Here we report on the mineralogy, petrography, and oxygen-isotope compositions of a micrometeoroid captured on the international space station. This micrometeoroid has the texture of a porphyritic olivine chondrule. Because hydrated phases were not identified in the micrometeoroid and because Ni-rich sulfide in it does not show exsolution of pentlandite on the TEM scale, the micrometeoroid probably escaped low temperature events such as aqueous alteration on its parent body. However, the mean value and standard deviation of Cr2O3 wt.% in olivine in the micrometeoroid suggest that the micrometeoroid experienced weak thermal metamorphism. Oxygen isotope ratios of pyroxene and olivine in the micrometeoroid are similar to those of chondrule-like objects in comet 81P/Wild2 and coarse-grained crystalline micrometeorites as well as those in chondrules in major types of carbonaceous chondrites. These data suggest that the micrometeoroid is a fragment of a chondrule-like object that was derived from a primitive parent body that experienced thermal metamorphism.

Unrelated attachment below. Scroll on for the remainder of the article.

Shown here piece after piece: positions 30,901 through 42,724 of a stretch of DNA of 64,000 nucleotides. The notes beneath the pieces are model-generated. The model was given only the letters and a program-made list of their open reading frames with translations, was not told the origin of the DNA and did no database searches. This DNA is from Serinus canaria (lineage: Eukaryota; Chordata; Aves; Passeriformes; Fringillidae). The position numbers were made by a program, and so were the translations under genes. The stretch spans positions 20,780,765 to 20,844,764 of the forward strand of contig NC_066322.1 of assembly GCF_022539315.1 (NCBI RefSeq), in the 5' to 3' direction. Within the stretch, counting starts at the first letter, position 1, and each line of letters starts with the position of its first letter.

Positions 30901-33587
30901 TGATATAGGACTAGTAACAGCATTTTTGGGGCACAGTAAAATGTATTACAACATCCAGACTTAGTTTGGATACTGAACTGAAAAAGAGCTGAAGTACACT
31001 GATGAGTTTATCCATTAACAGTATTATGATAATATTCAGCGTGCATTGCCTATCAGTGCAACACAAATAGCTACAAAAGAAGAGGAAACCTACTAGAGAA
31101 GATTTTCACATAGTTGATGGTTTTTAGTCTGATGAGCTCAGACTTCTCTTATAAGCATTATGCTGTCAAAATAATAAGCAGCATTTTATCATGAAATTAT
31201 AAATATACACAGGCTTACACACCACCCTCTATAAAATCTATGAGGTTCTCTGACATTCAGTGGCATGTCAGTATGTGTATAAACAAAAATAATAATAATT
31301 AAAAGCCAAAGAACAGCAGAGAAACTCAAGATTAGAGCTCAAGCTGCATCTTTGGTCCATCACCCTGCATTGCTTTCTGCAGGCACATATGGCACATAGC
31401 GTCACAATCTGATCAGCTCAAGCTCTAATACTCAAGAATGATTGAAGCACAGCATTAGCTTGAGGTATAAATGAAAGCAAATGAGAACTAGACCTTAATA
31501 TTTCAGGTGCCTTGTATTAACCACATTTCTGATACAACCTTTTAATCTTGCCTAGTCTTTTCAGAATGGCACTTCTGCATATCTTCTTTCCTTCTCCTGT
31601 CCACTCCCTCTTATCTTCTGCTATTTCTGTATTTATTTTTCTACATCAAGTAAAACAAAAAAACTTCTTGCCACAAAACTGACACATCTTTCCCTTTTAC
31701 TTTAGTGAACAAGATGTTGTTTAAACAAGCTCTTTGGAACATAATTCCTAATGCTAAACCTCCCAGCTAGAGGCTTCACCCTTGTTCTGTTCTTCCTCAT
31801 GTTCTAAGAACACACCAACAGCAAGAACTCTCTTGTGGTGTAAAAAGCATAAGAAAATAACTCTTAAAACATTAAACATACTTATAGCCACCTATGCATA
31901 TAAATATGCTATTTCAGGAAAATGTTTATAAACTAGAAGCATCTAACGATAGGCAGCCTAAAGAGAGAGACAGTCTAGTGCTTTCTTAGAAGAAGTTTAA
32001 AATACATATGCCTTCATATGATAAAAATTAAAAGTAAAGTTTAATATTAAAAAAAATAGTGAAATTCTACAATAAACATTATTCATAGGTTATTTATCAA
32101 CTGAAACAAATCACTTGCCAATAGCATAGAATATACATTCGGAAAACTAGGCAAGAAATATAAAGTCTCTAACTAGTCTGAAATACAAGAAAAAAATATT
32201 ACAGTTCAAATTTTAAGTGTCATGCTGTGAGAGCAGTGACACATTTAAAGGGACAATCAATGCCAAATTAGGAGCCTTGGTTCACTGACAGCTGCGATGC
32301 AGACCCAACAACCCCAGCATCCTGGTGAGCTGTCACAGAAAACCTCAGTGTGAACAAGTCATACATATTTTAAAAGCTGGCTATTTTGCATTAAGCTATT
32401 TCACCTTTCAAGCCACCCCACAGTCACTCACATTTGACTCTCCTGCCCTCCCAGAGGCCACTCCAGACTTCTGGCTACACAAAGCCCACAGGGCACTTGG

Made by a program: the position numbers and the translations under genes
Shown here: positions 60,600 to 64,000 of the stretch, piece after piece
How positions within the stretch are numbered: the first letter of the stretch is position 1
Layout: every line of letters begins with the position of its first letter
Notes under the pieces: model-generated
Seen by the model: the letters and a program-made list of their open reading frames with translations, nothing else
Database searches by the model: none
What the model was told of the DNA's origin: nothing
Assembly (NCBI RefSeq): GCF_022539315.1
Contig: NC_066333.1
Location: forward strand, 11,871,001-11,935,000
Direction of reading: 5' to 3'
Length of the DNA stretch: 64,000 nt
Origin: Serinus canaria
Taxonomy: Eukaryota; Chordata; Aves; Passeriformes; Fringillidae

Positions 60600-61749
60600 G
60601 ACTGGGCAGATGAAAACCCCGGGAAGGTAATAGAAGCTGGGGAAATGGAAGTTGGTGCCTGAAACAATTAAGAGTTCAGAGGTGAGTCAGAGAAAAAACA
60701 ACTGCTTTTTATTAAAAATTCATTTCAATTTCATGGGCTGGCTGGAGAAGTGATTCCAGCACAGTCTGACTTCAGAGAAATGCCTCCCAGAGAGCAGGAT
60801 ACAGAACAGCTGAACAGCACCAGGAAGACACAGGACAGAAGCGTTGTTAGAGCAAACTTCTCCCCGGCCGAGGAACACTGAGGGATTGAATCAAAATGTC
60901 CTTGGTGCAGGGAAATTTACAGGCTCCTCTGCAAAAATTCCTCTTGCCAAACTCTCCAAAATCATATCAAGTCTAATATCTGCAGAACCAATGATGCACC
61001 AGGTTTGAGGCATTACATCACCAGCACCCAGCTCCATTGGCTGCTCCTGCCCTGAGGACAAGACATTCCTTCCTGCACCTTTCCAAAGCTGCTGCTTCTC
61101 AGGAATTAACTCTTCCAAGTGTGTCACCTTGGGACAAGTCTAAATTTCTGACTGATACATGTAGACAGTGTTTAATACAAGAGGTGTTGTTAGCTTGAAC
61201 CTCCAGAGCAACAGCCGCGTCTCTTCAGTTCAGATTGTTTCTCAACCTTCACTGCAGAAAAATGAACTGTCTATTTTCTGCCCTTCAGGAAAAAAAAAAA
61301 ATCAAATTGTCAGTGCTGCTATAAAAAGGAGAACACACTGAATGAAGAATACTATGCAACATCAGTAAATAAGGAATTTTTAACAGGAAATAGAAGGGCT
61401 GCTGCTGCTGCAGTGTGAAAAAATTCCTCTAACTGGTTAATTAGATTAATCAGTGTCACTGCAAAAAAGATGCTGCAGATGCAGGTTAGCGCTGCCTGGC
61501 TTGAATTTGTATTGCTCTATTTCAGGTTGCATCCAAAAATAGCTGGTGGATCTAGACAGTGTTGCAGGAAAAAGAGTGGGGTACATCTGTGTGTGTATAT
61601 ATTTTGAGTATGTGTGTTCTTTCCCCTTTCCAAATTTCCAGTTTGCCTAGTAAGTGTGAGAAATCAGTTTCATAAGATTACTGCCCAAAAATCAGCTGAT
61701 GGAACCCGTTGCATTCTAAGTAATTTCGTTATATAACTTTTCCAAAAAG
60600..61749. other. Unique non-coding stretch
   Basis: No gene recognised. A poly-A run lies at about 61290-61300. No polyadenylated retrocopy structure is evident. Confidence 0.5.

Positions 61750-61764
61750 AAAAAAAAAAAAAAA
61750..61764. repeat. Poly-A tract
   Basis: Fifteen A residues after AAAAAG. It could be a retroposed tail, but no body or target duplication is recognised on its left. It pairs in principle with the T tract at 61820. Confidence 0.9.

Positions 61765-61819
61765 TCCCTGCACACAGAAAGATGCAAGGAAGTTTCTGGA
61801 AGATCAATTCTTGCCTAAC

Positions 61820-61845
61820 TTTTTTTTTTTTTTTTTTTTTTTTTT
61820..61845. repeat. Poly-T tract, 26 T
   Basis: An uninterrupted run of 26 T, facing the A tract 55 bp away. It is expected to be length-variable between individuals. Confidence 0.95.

- Hypervelocity capture
- International space station
- Oxygen isotopic ratios
- Transmission electron microscopy